Formerly, a man was said to be dead in law (I) when he entered a monastery and became professed in religion; (2) when he abjured the realm; (3) when he was attainted of treason or felony.
Marching against the rebels James gained several victories, after which Douglas was attainted and his lands forfeited.
He himself was attainted and was lying a prisoner in the Tower, doomed to die in the morning, on the night of the death of Henry VIII.
He was attainted in 1716 and his titles became extinct, but his estates passed to his son William (d.
The royal cause was successful, and the Black Douglas was attainted (loth of June 1455).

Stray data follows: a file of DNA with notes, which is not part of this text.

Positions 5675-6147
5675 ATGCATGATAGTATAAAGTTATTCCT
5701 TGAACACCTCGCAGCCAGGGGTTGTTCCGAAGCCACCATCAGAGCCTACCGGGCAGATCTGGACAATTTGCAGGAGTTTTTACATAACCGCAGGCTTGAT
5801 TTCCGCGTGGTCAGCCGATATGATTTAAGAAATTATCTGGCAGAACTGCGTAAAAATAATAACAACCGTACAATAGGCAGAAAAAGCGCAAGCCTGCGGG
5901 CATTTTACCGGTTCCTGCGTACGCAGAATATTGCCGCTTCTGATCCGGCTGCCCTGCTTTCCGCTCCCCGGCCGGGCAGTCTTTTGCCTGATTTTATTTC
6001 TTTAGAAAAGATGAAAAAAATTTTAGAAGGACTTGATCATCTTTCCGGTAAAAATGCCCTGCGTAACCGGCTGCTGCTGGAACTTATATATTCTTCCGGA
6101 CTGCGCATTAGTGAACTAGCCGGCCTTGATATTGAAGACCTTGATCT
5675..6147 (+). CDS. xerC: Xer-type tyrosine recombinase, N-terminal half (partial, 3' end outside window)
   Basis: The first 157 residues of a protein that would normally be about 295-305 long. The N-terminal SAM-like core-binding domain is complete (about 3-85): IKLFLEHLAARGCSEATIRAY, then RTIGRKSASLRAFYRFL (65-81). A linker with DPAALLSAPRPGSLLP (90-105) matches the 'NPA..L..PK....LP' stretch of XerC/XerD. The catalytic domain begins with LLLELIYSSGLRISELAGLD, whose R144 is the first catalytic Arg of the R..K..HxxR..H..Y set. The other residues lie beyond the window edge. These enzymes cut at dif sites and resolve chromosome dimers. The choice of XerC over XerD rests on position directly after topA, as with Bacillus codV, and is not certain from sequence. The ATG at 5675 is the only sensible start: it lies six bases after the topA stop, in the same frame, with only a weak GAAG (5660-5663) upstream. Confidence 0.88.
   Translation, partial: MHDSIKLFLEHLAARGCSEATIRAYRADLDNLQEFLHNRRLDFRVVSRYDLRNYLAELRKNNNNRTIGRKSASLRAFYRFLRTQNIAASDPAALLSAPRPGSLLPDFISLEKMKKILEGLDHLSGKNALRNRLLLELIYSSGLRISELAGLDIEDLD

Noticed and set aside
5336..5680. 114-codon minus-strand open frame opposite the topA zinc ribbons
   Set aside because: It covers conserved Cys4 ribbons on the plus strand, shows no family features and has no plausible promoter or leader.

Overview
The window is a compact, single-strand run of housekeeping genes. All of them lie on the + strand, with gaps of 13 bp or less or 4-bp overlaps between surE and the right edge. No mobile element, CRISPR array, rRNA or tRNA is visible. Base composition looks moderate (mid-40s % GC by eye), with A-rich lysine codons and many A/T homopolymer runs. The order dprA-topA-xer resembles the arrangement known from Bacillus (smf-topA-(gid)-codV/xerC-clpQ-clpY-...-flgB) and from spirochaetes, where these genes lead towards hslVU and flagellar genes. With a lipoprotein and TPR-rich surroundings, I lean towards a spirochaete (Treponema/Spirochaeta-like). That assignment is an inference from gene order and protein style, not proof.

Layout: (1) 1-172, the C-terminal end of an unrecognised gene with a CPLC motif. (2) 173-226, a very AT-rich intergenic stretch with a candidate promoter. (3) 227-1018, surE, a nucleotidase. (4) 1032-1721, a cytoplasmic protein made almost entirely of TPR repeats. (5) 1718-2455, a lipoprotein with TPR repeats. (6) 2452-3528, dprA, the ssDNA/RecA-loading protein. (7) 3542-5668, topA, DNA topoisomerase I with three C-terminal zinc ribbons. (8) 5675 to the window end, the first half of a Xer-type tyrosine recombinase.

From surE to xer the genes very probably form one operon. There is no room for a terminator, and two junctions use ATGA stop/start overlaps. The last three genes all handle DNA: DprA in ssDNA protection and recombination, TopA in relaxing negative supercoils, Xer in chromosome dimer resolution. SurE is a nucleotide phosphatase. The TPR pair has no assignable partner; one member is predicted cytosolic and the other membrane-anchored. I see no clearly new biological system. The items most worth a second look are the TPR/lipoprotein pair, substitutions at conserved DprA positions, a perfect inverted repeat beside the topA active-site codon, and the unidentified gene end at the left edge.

William Overy, a bold squire of Ormonde's, offered to arrest Richard as an attainted traitor, but was seized, tried before the man whom he had come to take, and hanged, drawn and quartered.
Lochiel's son and successor, John, who was attainted for sharing in the rebellion of 1715, died in Flanders in 1748.
He and his brothers were attainted in England and by Edward the Yorkist parliament in Ireland, but the importance Iv.
Moreover, the fear of Henry was sufficient to make the French king refuse to allow one who was attainted by act of parliament to remain in the kingdom; so Pole passed over to Flanders, to wait for the possible arrival of any royal deputies.
In the reign of Edward the Confessor, Doncaster, as a berewic of the manor of Hexthorp, belonged to Earl Tostig; but before 1086 it had been granted to Robert, earl of Mortain, whose successor William was attainted for treason in the time of Henry I.